Soil Building for the Home Garden

by Tusha Yakovleva

Don’t just maintain soil - build it better. Read on to troubleshoot common soil-related issues...

medium_red_clover_cover_cropBuilding fertile, balanced soil is not just an essential task for growing a great garden year after year, but our responsibility - as land stewards - to greater environmental health. Healthy soils are the foundation of healthy ecosystems, helping purify water, prevent erosion and control invasive species. The measure of a healthy garden is well beyond the season’s harvest, but encompasses the impact we leave on the future generations of soil inhabitants.

As we pull food from our garden, we pull all the nutrition that the plants hold in them from the soil as well. That's why it's important to give back to the garden and foster soil building practices. There are many good methods available for building soil health (crop rotation, organic fertilizers, mulches, cover crops), but before start using them on a seasonal schedule, the soil should be at a base level of balance. In poor soil conditions, or even in an unfamiliar growing space, it sometimes helps to work backwards: starting by diagnosing a problem, and addressing it first, before settling into a general soil health routine. Read on to troubleshoot common soil-related issues:

The problem: Leafy crops are pale or yellow and growing slowly.

The solution: The substance primarily responsible for leafy (chlorophyll-led) growth is Nitrogen. If Nitrogen is lacking or stored in the soil in a form inaccessible to plants, leafy crops will struggle and may be stunted, weak, and more susceptible to pests and disease.

To help plants throughout the season, give them a small dose of slow released nitrogen in the form of Alfalfa Meal. Alfalfa Meal contains a good amount of nitrogen, but typically won't be too much as long as you follow the application guidelines. Kelp meal is another great amendment that contains many trace minerals that aid plants ability to uptake nutrients and thrive.

For the long term, try incorporating cover crops into your rotation cover crops rest the soil, and many fix nitrogen, which, along with regular feedings, will help keep enough available for your plants to thrive. Clover fixes nitrogen, while Peas unlock it into a form that plants can use. No matter how tiny your growing space, sowing cover crops will enrich your soil. Take a look at our blog posts HERE and HERE to learn how to grow fall cover crops in your garden.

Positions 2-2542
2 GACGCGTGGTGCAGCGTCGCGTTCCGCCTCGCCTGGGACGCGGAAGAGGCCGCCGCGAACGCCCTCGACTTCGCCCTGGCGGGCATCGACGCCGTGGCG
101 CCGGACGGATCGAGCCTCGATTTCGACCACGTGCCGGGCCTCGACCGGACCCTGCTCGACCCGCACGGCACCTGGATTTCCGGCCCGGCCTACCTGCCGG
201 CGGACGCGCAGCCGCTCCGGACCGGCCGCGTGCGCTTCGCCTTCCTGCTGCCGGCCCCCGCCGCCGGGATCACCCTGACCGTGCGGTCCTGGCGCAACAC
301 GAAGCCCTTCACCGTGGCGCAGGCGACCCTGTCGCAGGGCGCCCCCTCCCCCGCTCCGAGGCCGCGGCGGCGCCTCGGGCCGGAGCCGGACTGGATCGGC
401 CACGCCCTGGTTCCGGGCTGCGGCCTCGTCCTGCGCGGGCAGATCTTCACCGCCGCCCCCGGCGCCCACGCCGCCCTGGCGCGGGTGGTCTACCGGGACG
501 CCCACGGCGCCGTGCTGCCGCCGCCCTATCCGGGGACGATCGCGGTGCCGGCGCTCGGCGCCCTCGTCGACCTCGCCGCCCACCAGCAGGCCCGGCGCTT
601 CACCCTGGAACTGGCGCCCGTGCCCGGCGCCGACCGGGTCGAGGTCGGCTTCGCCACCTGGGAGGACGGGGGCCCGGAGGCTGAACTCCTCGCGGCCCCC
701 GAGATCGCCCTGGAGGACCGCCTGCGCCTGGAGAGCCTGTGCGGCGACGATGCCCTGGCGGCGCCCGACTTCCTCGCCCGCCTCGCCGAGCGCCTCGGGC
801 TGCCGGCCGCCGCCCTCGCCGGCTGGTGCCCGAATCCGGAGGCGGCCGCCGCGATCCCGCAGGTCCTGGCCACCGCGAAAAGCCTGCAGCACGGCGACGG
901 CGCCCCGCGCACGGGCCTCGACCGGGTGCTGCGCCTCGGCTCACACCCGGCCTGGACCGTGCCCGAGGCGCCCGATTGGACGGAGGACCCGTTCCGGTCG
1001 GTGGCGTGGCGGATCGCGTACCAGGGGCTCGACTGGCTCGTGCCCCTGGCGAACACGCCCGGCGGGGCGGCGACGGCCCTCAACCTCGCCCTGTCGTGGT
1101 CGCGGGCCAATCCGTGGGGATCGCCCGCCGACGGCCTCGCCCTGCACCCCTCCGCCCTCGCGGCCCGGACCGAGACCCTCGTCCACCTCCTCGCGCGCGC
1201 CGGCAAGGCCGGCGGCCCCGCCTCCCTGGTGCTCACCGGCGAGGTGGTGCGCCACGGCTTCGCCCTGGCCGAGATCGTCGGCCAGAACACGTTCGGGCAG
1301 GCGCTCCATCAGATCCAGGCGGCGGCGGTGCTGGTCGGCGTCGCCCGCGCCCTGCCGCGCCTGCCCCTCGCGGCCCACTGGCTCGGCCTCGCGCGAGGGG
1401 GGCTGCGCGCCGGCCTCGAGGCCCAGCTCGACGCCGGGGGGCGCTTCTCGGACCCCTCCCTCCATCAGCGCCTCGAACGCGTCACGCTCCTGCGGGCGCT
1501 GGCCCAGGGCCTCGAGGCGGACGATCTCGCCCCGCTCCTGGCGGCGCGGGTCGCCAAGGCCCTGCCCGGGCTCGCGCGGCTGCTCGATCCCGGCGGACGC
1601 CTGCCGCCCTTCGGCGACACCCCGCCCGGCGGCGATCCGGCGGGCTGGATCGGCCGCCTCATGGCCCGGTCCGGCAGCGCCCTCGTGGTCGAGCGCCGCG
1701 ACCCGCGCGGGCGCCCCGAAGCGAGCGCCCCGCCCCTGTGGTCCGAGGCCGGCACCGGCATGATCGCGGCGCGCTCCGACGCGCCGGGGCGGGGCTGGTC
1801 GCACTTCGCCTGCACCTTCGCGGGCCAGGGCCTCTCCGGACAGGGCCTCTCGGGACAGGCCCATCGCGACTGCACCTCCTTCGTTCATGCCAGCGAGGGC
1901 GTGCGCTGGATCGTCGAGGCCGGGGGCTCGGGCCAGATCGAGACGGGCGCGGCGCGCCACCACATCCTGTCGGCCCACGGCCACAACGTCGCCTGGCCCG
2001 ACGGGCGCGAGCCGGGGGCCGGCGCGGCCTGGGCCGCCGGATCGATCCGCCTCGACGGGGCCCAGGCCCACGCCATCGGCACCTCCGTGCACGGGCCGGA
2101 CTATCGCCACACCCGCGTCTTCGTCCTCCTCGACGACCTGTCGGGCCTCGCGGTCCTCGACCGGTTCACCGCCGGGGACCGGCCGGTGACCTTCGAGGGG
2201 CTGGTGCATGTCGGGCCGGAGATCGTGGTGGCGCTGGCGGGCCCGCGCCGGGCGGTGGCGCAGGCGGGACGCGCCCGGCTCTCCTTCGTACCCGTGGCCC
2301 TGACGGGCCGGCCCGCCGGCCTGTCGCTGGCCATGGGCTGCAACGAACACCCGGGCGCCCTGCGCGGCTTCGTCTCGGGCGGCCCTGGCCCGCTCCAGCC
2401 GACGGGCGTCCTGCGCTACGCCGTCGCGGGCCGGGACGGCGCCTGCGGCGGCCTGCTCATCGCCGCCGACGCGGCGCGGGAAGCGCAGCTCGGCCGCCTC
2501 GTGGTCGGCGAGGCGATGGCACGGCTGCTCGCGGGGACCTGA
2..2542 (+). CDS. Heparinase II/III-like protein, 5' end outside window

The problem: Extreme weed growth.

The solution: Weeds carry a lot of information about land use history and soil health. A diversified and healthy weed population may mean the soil is fertile, while a takeover by one or two species might be mirroring a deficiency below the surface (researching the specific weed’s growing preferences may help deduce the status of your soil). In either case, a strong weed seed bank is tough for garden plants. To get the weedy population under control, use both weed suppressing practices and work to get your soil nutrients balanced.

Have soil test done in the fall or spring, and be sure to get one that comes with recommendations. Follow the recommendations for the types of amendments you should apply to balance your soil.

Cover crops grow quickly, can tolerate some drought, and aren’t finicky about soil quality - just like weeds - and so, can take over habitat once occupied by pesky weeds. Buckwheat battles against summer weeds, Peas and Oats are good for suppressing fall populations, and overwintered Winter Rye can help get spring weeds under control.

The problem: Soil quickly gets dusty or dries and crackles.

The solution: The soil may be eroding. In nature, soil isn’t meant to remain bare, and leaving it unplanted for long can dry it out, leaving it exposed to wind erosion. Other issues can also pop up when soil is bare, including leaching of important minerals and unhappy beneficial soil critters. To fix this issue, cover crops do just what their name suggests. Winter Rye and Clover, in combination, do a particularly good job of keeping soil in place over the winter, leaving it healthier and stronger come spring. 

Humic Acids are an amazing soil building amendment. A form of ancient compost, they are what the organic matter you put into your soil turns into. Humic acids can be a great components to building and improving soils.

The problem: Container plantings aren't thriving.

The solution: There might not be enough food in your containers to maintain plants through their life span. When was the last time you changed the soil in your containers? Just like in the garden, when you pull plants from your container you pull the nutrients those plants used from the soil as well. Start with fresh soil each season. In addition, for longer season crops like tomatoes, an extra boost is probably necessary to keep plant going strong, since the space in a container is limited. Add a small amount of a well-balanced fertilizer to keep plants happy. Take care to follow application rates, since containers are contained, it is easy to over do it and cause salt build ups in the soil.